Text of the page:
I know way more about the structures of a horse's lower legs and hooves than I wish I did - no, that's not really true, it's good that I've had to learn these things although the circumstances have been less than ideal. I've had one horse (Promise) who suffered a catastrophic fracture of the large (P1) pastern bone, resulting in our losing her at age 10. Then Maisie's continuing problems with her hind suspensory ligaments and ultimately the left hind deep digital flexor tendon led to my decision to retire her at what is probably age 14 or so. Now Dawn's having some issues and the vet made a visit today to help us figure out what's up with her.
I almost felt a bit silly - Dawn is really much improved. She's walking completely normally, with her slap-the-hoof down determined walk - if you look closely you can see that she's landing heel first. The heat in her right front foot is gone. When the vet looked at her, her lower legs were clean and tight - pretty good for a TB who is 13 and who raced and who also has done some jumping. She had no sensitivity to hoof testers. On trot-out, she also looked good. Then the vet did some flexion tests, and it pretty quickly became clear that the lower leg on the right front is the issue - the flexion of the foot and pastern joint resulted in her looking fairly lame at the trot.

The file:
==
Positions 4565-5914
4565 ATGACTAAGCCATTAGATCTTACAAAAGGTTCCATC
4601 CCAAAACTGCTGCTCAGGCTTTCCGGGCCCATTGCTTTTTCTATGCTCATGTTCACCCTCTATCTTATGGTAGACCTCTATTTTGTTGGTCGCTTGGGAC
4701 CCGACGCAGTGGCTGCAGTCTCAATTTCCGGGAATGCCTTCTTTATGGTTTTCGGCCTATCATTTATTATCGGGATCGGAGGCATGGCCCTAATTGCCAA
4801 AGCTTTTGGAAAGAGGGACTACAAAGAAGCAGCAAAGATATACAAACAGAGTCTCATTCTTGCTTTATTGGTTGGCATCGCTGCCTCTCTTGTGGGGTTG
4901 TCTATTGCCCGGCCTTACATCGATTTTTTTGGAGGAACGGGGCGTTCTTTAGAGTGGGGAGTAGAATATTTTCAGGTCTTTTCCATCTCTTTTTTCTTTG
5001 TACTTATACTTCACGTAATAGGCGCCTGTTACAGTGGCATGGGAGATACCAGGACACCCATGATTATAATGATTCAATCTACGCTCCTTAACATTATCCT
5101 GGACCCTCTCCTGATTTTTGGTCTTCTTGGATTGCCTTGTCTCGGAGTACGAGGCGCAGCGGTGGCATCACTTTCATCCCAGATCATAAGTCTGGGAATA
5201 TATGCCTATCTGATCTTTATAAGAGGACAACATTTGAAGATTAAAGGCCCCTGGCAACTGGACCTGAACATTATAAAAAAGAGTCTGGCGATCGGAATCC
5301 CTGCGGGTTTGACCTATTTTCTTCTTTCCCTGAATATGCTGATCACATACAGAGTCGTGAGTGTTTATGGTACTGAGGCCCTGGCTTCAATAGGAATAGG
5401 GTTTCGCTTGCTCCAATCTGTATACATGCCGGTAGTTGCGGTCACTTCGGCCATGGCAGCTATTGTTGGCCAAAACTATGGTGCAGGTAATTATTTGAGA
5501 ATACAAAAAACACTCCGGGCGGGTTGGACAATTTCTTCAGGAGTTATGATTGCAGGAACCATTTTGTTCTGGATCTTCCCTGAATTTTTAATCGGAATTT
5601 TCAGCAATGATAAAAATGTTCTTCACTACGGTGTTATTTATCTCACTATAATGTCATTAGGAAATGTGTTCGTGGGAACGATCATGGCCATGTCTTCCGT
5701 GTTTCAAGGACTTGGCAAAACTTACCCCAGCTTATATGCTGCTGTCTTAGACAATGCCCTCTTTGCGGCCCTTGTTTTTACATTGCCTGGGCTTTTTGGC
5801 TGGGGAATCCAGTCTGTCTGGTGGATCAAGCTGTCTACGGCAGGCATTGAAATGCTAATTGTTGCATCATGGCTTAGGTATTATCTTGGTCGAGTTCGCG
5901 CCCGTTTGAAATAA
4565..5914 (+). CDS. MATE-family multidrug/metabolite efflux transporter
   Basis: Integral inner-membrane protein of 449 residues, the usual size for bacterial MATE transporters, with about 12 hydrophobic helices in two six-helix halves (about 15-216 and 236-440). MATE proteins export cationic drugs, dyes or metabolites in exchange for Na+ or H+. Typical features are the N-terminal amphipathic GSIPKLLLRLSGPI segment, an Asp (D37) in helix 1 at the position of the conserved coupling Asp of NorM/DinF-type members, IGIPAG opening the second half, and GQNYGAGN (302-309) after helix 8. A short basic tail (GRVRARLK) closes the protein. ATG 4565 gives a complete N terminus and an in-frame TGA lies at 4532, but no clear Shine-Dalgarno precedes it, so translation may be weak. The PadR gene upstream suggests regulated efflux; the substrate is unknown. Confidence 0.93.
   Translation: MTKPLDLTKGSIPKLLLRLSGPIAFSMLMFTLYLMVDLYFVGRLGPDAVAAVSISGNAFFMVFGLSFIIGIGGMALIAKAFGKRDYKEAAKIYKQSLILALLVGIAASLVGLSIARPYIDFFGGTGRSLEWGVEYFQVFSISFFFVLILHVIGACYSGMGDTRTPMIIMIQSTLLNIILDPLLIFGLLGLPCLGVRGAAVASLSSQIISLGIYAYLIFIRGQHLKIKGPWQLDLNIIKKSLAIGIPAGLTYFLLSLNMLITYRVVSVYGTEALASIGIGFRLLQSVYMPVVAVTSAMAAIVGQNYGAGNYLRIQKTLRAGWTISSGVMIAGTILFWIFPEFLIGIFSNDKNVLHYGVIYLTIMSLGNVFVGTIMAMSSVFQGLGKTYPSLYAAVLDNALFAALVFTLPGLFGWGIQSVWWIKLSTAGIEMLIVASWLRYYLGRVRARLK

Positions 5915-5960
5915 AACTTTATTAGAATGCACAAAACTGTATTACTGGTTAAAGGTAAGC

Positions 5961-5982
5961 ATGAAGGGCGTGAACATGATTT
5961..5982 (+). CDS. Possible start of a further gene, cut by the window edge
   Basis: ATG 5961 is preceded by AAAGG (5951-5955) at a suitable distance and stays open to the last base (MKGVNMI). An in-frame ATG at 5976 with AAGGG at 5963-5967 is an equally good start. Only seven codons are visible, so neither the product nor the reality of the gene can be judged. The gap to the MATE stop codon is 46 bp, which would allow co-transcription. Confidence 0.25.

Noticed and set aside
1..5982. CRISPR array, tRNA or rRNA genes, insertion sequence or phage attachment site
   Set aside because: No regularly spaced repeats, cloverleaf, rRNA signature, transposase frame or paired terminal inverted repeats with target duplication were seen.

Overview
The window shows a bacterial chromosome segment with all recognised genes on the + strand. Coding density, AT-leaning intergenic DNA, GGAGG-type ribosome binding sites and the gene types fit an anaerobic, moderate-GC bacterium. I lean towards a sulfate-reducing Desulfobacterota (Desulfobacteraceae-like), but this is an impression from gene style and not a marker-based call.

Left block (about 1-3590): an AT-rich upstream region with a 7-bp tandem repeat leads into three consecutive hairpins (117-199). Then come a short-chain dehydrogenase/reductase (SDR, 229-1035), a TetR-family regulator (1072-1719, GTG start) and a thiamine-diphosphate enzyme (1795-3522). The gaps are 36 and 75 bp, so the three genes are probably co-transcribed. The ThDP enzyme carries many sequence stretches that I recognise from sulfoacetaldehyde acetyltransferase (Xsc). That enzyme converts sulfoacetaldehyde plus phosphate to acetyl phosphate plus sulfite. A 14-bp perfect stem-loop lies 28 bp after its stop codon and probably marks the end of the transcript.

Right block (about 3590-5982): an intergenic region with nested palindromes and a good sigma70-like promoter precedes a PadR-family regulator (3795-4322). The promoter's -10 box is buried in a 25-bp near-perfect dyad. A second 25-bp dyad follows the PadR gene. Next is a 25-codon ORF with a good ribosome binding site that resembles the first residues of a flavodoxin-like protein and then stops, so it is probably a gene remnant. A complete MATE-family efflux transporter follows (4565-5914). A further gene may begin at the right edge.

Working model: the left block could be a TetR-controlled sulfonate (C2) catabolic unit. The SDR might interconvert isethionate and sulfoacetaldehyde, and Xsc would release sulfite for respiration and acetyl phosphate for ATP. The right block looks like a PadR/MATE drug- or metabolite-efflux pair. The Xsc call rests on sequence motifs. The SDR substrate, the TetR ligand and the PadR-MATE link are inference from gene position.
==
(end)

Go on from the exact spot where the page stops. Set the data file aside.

The vet recommended that we do nerve blocks to isolate the problem a bit further. Look at this diagram of the internal structure of the hoof and lower leg, which will help you follow what I'm saying. With nerve blocks, the vet usually starts at the bottom and works up until the blocks produce a noticeable improvement in the trot-out after flexion. So she injected above the joint between the large and small pastern bone - so just above the hoof - and voila! 70%+ improvement on trot-out. So that means the problem, whether with a joint or soft tissue, is very likely below that level - so the coffin joint (between P3 and P2, or coffin and small pastern, bones), joint between small pastern bone and large pastern bone (P2/P1 joint) or the joint surfaces around the navicular bone, or the various soft tissue structures supporting the hoof and lower leg bones inside the hoof capsule.
The vet didn't have her x-ray machine with her and will come back on Tuesday to take some right front x-rays to see what if anything we see. I'm pleased that Dawn has improved so much, but a little worried that she still flexes lame showing a problem that's still there. At least I was right about it being the right front - some small consolation, I guess. I'm cleared to ride her at the walk between now and then, so that's good!
(Oh, on a horse search note - I now understand a possible reason why horse #2 hasn't sold - the trainer who's marketing her seems pretty uninterested in getting her sold - I've talked with him and he promised photos, and I've e-mailed him twice, and nothing. Perhaps he's getting some nice board checks and training fees to keep the horse around, who knows?)